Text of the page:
NYC Housing Specialists Asked Homeless Clients for Loans to Pay Rent, City Says

The city Conflicts of Interest Board said two housing specialists at a Manhattan shelter were assigned to help residents find housing - but instead sought loans to pay their own bills

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Two New York City housing specialists assigned to a Manhattan homeless shelter resigned after asking residents of the shelter to lend them money so the city employees could pay their own rent, according to a Conflicts of Interest Board ruling released Tuesday.

Jacqueline Brown-Fernandez was an employee of the city's Department of Homeless Services who was assigned to the Catherine Street Shelter in Manhattan in the spring and summer of 2019.

In her role, she was expected to help a resident of the shelter find permanent housing.

But as Brown-Fernandez admitted in papers made public by the board, "(in) October 2019 I asked the Client to loan me $500 so that I could pay my rent." The shelter resident loaned her the money, which she repaid the next month.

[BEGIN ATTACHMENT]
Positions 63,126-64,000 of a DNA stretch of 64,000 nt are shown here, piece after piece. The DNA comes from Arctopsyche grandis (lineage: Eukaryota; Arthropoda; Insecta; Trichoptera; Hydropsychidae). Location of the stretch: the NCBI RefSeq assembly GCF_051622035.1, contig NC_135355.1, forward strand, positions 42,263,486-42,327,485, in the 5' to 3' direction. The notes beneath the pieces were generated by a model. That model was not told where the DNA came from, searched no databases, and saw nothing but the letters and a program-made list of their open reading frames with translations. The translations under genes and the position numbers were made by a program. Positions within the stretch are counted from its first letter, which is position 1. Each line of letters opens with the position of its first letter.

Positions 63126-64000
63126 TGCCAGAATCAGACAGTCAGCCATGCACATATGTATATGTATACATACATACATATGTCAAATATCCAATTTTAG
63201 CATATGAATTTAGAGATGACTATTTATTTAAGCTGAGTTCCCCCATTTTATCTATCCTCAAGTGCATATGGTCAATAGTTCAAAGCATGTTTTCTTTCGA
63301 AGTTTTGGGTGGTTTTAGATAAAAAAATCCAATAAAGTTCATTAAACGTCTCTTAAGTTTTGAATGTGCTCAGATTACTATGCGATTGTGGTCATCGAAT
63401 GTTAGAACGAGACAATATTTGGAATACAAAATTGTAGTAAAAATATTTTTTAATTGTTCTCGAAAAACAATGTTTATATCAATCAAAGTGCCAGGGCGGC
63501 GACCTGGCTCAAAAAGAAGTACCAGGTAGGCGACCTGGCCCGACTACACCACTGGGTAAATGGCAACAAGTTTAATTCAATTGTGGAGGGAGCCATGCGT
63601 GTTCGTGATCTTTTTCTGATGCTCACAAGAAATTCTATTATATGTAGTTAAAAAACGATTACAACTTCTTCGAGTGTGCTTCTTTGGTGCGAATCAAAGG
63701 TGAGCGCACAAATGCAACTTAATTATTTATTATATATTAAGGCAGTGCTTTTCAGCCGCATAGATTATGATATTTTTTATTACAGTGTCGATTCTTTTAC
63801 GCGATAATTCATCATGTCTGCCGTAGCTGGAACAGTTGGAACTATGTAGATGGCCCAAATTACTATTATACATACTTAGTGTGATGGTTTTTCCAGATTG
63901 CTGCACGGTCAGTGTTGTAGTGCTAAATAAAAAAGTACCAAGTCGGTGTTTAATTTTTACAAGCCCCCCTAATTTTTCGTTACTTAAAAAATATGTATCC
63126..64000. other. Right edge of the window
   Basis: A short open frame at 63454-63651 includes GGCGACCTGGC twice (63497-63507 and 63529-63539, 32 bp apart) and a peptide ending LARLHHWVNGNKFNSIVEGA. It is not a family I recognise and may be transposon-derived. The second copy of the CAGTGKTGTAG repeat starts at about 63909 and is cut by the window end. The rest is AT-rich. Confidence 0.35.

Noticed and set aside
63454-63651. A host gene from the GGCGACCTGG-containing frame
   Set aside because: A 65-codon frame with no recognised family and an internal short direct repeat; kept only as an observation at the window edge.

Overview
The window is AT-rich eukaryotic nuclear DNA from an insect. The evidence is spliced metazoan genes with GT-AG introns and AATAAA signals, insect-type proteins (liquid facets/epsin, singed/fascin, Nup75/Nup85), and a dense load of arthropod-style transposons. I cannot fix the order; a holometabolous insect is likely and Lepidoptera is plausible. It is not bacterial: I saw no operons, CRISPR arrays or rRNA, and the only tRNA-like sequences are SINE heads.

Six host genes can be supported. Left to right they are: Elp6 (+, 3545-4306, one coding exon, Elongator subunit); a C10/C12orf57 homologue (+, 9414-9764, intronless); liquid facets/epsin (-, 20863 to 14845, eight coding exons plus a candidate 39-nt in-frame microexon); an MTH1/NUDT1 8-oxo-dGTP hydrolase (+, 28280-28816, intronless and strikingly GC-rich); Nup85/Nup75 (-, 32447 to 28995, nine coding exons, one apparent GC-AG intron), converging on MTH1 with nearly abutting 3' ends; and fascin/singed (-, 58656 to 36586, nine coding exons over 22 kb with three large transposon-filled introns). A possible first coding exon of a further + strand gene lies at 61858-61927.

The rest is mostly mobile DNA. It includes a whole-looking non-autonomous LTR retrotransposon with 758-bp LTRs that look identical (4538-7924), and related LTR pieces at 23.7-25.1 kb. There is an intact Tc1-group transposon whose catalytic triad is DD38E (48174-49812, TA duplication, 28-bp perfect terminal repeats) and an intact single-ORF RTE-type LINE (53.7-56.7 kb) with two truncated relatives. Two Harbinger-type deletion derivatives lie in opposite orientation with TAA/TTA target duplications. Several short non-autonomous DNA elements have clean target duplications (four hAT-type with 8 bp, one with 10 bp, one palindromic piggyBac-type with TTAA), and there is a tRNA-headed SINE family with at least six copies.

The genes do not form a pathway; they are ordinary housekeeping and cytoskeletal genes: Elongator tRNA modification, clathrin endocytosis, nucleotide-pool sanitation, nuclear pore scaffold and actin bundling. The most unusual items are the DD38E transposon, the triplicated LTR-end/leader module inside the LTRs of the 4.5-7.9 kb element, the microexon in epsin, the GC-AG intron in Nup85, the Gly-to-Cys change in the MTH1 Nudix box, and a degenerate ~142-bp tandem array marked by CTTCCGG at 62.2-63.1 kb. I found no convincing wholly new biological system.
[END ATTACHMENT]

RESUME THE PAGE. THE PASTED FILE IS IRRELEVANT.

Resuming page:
A few weeks later, Brown-Fernandez admitted, she asked for another loan, of $130, to pay her phone bill. The client lent her the money, which she later repaid.

She agreed to resign from the department as punishment for violating City Charter rules on public servants using their position for personal gain.

A second city housing specialist at the same shelter, Marilyn Olan, also resigned in a settlement with the conflicts board after admitting that she twice asked a resident of the shelter for a total of $1,900 in loans, for rent and other bills. In that case, the resident declined both requests.

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